As an investor, it is equally important keep away from those “solid” investments that might be inching towards the bottom of the ocean says Leverate’s Adinah Brown
Sometimes the next wave jumps out right in front of us and sometimes it comes slowly over the horizon. The recent waves have been strongly driven by technological advances that have significantly changed the way we receive services. Providing efficiencies that we could only have been dreamed of 10 years ago.
But the side effects of the next wave is just as interesting. Uber and its disruption of the taxi industry, Amazon and its impact on bricks and mortar retail, Facebook and its impact on societal mores, the list goes on. The impact of technologies is expected to change and disrupt many, if not all industries and professions. Automation and mass implementation of technological solutions is widely expected to render the workforce as it stands, mostly obsolete in the next century.
The next wave brings new businesses and profits to the surface, but it also washes away many of those that were on the surface. As an investor, it is equally important keep away from those “solid” investments that might be inching towards the bottom of the ocean.
There is also one other interesting phenomenon that needs to be addressed about ‘next wave’ investments. At the very beginning, you don’t know which will be pets.com, and which will be Google. Which will be Facebook and which will be Myspace? Which will be Apple and which will be [insert favorite “that brand of computer we used to play pac-man on in 1984”]?
Just because you have identified the next wave, you still need to then identify which of these hi-tech businesses will be able to best carve out a niche, and create a successful, solid business. And that can be very, very challenging.
The good news is that once the sector gets going, and there is enough buzz about it, all companies will show gains, just like a tide that raises everything that floats.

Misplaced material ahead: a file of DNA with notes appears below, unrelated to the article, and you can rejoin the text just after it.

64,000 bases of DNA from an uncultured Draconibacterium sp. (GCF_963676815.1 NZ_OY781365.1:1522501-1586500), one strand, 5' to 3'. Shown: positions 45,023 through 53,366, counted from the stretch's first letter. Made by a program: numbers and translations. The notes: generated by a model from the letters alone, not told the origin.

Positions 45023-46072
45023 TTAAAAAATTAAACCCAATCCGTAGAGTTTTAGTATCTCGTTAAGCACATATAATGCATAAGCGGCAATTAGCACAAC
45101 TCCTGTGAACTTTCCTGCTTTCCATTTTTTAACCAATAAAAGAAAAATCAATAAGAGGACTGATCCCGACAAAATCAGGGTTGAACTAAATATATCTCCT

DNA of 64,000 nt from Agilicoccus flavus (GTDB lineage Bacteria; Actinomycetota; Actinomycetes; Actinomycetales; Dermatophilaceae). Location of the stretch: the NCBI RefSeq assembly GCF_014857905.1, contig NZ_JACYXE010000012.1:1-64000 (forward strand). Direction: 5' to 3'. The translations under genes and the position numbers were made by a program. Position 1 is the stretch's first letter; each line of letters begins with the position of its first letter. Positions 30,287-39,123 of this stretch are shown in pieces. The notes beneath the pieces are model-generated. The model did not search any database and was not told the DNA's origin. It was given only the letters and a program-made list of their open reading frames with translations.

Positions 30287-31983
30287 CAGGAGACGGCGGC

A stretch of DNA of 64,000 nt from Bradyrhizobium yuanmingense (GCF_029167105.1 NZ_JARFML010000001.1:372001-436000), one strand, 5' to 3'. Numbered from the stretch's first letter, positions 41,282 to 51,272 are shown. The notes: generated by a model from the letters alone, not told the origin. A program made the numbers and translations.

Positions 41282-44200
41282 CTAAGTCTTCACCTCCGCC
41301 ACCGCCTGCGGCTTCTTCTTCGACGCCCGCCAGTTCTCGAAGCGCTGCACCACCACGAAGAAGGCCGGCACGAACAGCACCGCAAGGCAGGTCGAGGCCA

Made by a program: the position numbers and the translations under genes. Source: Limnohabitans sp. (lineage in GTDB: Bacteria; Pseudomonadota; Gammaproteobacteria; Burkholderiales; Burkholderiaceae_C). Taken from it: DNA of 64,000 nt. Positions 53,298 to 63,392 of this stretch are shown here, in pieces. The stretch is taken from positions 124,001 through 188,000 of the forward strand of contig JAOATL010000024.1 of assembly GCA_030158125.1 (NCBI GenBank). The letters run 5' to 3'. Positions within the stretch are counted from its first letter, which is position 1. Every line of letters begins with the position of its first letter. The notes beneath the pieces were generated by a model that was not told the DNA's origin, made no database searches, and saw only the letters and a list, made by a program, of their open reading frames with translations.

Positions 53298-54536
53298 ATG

So which sectors are likely to become the next big wave? According to Bill Gates, over the next decade it is likely to be clean energy, artificial intelligence and biotechnology. Since this declaration, work in AI has been furiously underway by several big companies, most notably Google (DeepMind) and IBM (Watson). Whilst it is still too early to show results, these forward thinking companies are positioning themselves well. Already adapting to this development, to grow their existing automated capabilities for further efficiencies.
Clean energy is a sector that is strongly driven by concerns about the environment, but also cost and efficiency considerations. It seems a safe bet that collective will and effort will pay big dividends and change the way the world uses energy.
Biotechnology feels like a more mature next wave, like it has been coming for quite a while. However, recent technological advancements, particularly with data availability, has taken it to yet another new level. High R&D costs and a challenging regulatory environment has moved the industry more towards the technology end, but health will always be something for which consumers, insurance companies and governments will all happily spend.
And what about those sectors that are slowly moving towards obsolescence? In this aspect, everyone can do their own crystal ball gazing and will probably be right. The challenge is to avoid going full bear when the sky is falling in, which is admittedly hard to do. Here are two of my own for your perusal.
It is already apparent that commercial real estate, particularly offices and retail, are being hit hard by changes in purchasing and working caused by technology. Should working remotely continue to grow, this sector will see many larger properties impacted. Such a shift might necessitate transitioning empty properties into residential properties, but I think we all recall what a significant shift in supply and demand can do for this sector.
Car sharing technology has had the expected impact on taxis and the like, but add that to driverless car technology and drones and you have to ask ….. What will become of car manufacturing, car sales, courier companies, and the like?
Not to mention public transportation, toll roads, petrol stations and more. It’s tough not to think that the walls are closing in on these once great businesses, but car companies at the very least have strongly embraced the challenge and are moving with both the car sharing and driverless car waves. It will certainly be intriguing to see what will become of car ownership in the next few years.